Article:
AAA Research Lays Out How Temperature Affects EV Range
While we all know extreme temperatures influence the performance of electric vehicles, there isn’t a wealth of comprehensive studies on the matter. Hoping to impart some knowledge on the subject, the American Automobile Association released a report on Thursday that examines how climate impacts EVs.
AAA offered an abridged version in 2014, when it claimed data from its Automotive Research Center (ARC) showed battery-only driving range can be nearly 60 percent lower in extreme cold and 33 percent lower in extreme heat. However, the new study fine-tunes those numbers while exploring other avenues of how EV performance can suffer.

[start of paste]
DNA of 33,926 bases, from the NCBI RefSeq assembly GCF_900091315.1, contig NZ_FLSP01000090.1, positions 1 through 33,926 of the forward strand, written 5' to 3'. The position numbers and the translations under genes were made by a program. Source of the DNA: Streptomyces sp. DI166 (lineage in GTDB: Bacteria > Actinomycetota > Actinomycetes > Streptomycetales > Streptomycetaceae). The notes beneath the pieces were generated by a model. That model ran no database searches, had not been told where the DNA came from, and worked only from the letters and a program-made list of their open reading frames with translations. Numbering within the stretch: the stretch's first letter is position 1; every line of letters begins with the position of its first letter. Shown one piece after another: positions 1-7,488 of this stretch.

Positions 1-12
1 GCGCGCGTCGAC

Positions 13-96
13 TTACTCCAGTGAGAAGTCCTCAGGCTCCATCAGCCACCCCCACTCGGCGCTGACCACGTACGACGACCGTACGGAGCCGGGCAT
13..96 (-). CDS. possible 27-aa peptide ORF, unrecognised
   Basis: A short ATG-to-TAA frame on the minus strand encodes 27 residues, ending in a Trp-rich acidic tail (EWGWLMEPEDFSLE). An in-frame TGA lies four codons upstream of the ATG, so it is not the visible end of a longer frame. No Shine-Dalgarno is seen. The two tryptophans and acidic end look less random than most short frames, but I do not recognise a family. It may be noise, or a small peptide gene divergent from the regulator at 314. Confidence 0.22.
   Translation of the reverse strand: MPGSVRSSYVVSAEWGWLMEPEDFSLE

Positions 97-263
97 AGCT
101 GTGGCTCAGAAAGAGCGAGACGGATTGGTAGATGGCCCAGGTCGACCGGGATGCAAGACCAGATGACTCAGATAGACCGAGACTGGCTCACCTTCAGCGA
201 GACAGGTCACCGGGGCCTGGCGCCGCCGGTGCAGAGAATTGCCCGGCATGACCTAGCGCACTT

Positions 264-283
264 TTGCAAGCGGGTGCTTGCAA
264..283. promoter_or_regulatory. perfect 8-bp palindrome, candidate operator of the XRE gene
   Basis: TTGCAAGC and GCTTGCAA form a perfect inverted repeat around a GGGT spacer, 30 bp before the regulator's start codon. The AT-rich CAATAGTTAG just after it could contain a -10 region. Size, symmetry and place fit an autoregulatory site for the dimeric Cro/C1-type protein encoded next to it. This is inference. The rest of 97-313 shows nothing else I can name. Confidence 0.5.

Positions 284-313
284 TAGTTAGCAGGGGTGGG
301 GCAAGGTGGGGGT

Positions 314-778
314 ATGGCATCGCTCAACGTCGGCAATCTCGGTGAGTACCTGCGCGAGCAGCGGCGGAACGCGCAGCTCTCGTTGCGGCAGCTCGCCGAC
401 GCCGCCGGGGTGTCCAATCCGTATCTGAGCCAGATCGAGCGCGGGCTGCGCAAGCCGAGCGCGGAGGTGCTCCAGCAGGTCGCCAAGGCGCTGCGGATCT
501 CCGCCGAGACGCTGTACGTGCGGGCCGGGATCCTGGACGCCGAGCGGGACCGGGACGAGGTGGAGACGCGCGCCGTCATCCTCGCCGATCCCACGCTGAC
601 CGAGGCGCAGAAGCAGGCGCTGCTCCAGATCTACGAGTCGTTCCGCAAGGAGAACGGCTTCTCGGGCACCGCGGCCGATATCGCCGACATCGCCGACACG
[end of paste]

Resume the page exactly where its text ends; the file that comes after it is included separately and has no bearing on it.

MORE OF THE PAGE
Battery Entrepreneur Claims Breakthrough, Reducing Need for Controversial Cobalt
While electric vehicles get better every year, they remain beholden to battery technology. This results in a few inherent shortcomings – the most noteworthy being limited range and extended downtime while charging. While this has helped throw a wet blanket EV adoption, it isn’t the technology’s only fault. Modern car batteries are also dependent on relatively rare metals that are both morally contentious and prohibitively expensive to procure.
Cobalt, mined almost exclusively in the Democratic Republic of Congo, and often by children, is likely the worst offender. Prices skyrocketed after EV manufacturing went mainstream, and analysts have long predicted a shortage that could severely impact the long-term popularity of zero-emission vehicles. Fortunately, a new way to build batteries may be on the horizon, though this particular application could create as many issues as it solves – since it involves removing an element that’s paramount to a battery’s long-term stability.